At that time we realized we needed more new and engaged residents. I tried to persuade two local realtors to sell the co-op apartments; they were far cheaper than co-ops in other good (or “good enough”) neighborhoods, and seemed like the way to bring in young or single people. But the realtors were dismissive explaining, “there’s not enough money,” or “too much work” in selling coops to make it worth their while.

I realized I’d have to take this on myself. So I got a real estate license, affiliated with a Park Slope broker, and began selling co-ops in one building in our area. Other agents in that office didn’t mind; for them, too, it was too little money and too much work. Selling real estate and developing the neighborhood were two sides of a coin; the combination turned out surprisingly to be more fun and satisfying than I had imagined. Within two years I co-founded Brooklyn Hearth Realty, an agency I currently own with two partners, young, dynamic neighborhood residents who moved here in the twenty-first century.

The neighborhood buzz kept growing. Jim Heaton, a local advertising executive initiated an online newsletter, FREND, and also designed a logo for Friends of Cortelyou. We had the logo printed on t-shirts and oversized shopping bags, and sold them to raise money for the few activities we sponsored that required financial support. We initiated and hosted “Welcome Receptions”, at first in our homes, then in the new restaurants that we recruited for the new residents. These turned out to be very popular, and were one more mark of distinction for our neighborhood. Local businesses joined in as sponsors.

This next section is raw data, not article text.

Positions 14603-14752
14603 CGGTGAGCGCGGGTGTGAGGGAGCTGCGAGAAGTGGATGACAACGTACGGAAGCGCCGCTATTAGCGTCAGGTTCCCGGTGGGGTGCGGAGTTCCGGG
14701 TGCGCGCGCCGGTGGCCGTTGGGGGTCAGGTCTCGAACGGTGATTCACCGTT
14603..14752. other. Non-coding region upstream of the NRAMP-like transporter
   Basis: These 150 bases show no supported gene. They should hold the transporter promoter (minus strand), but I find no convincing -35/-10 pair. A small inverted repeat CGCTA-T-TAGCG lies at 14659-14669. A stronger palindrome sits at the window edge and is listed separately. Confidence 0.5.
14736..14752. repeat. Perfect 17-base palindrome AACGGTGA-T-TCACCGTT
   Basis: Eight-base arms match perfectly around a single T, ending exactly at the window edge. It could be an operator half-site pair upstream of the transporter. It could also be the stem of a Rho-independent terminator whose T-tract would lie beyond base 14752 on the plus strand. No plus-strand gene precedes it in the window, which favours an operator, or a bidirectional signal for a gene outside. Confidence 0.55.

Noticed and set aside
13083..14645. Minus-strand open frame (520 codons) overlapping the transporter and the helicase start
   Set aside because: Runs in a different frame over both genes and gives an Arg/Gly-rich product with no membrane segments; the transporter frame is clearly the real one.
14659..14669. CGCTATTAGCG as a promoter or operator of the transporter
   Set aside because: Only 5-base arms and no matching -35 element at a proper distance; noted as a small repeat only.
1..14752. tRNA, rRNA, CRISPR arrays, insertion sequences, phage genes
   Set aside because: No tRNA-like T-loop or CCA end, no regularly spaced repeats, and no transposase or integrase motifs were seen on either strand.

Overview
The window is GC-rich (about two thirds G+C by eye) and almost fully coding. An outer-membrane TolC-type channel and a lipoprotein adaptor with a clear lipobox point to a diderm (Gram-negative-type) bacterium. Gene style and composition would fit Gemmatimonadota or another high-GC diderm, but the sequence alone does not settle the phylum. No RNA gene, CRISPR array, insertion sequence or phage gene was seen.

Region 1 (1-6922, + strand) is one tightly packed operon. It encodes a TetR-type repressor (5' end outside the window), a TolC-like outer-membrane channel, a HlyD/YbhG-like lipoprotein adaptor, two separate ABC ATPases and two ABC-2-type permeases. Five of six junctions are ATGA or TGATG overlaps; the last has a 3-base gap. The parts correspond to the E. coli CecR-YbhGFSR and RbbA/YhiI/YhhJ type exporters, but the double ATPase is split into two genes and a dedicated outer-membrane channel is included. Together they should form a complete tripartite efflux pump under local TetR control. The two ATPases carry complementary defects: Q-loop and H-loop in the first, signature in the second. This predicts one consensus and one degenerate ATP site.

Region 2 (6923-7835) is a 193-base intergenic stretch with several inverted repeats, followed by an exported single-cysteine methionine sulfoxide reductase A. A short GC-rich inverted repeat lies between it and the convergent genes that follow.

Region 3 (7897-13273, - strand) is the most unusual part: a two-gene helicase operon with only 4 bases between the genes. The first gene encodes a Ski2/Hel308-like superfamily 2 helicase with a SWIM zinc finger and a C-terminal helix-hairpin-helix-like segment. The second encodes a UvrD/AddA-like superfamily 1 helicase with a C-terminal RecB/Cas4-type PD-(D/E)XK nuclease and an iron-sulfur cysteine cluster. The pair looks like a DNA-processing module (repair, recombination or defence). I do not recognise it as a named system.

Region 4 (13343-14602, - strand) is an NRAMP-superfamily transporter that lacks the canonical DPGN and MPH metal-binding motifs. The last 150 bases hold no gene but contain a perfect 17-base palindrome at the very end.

FREND served to “connect” nearly a thousand people and families to the new initiatives, particularly around the Farmers Market and crime, but the on-line contribution really blossomed in 2003 when Ellen Moncure and Joe Wong revived the Flatbush Family Network (FFN). This site has become an invaluable source of neighborhood and childrearing information for the many young families who live here. For many people moving into this neighborhood, FFN provides an initial introduction and orientation to life in this neighborhood. For those who live here, it’s a convenient, ongoing source of information and support.

All this really began to congeal by 2002. New stores began to open on Cortelyou Road. One of the early successes was the Picket Fence restaurant. Picket Fence was followed by a vintage furniture store (opened by Nicole Francis, a staunch FOC member), a Mexican restaurant, a café, a bar, a bagel shop, a dance studio, a real estate office, wine store, furniture store, children’s store, natural food store, new flower shop/bar, and Tibetan Café. Meanwhile the long-established food co-op and the pizza shop both expanded and upgraded. The Farm on Adderley broke new ground in 2005, attracting attention and customers from far outside the neighborhood. The owners of that restaurant opened another a few blocks away the following year, and just opened the flower shop/bar a month ago. Once seemingly on its last legs, the neighborhood now pulses with a contagious energy.